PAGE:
2.     Lack of natural language processing (NLP) tools in many languages.

Chatbots and other agents frequently rely on technologies such as sentiment analysis – which determines whether comments are positive or negative – and entity identification, which finds references to specific objects, concepts, dates, locations, or other information and links it back to authoritative sources of information. These tools today exist primarily in English and a handful of European languages, but cannot be assumed to exist everywhere. To work around this limitation, some developers use machine translation, but errors in the results this technology yields can lead to disappointing outcomes.

 

<o:p></o:p>

3.     Lack of local knowledge.

Most development efforts start in English and prepare scripts and templates to highlight expected use cases. Unless teams involve experts in the languages and countries they intend to do business in, they may find that seemingly reasonable design decisions end up creating downstream headaches. This is particularly the case when legal concerns apply to specific markets or when conversation sequence or expectations vary considerably from the source version.

 

4.     Feature creep.

If development teams do not exercise discipline, the scope of their agents may expand over time. As they become more complex, the points of potential difficulty in localization multiply. Enterprises report the best success across multiple languages when they keep their conversational agents focused on specific tasks and limit their scope.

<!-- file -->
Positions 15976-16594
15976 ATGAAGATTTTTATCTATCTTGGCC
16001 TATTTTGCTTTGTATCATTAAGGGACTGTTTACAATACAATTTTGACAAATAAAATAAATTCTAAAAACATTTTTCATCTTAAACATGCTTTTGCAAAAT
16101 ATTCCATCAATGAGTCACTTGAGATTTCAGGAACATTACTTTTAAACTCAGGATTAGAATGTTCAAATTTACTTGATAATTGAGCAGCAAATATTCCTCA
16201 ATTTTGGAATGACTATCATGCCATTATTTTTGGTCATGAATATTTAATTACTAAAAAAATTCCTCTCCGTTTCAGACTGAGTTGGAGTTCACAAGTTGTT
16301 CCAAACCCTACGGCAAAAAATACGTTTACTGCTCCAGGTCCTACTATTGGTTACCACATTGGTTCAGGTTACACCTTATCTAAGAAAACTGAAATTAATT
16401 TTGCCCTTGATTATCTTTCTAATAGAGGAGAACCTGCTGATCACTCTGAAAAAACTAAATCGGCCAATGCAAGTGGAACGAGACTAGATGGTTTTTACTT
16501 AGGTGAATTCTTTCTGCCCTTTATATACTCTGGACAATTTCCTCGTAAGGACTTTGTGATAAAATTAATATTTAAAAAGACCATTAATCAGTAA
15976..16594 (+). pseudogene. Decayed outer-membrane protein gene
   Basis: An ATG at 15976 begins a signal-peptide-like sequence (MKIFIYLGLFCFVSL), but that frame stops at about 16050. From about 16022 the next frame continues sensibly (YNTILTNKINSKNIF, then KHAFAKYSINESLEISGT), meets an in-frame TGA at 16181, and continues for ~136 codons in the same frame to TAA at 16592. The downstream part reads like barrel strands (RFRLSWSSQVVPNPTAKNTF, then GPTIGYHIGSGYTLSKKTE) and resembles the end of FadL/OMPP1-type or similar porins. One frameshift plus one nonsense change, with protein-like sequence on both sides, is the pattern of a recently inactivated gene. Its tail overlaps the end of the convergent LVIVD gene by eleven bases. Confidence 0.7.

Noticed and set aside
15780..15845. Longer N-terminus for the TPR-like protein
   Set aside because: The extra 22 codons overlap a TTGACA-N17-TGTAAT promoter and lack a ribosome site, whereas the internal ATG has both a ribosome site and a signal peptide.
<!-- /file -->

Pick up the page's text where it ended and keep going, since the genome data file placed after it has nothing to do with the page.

The situation with intelligent agents today is in many respects similar to software development in the 1980s and 1990s before internationalization best practices emerged. As a result, companies are experimenting with various solutions, but clear guidance for how to localize intelligent agents is lacking.

 

 

Steps to improve chances of success

Not every project will succeed. Work with conversational agents is a new and exciting field, but developers still have to figure out how to make them work around the world. Your goal is to improve the likelihood that you will deliver conversational agents successfully in various markets. If you are localizing them, you can boost your chances by doing the following:

 

1.     Do more than translate strings.

Rather than creating translated versions of resource files and plugging them back into the source agent, treat each localized version as an independent product. Although you may be able to borrow some translated assets, be prepared to engineer language-specific solutions. The results may be more like transcreation than traditional localization, but they are more likely to meet expectations.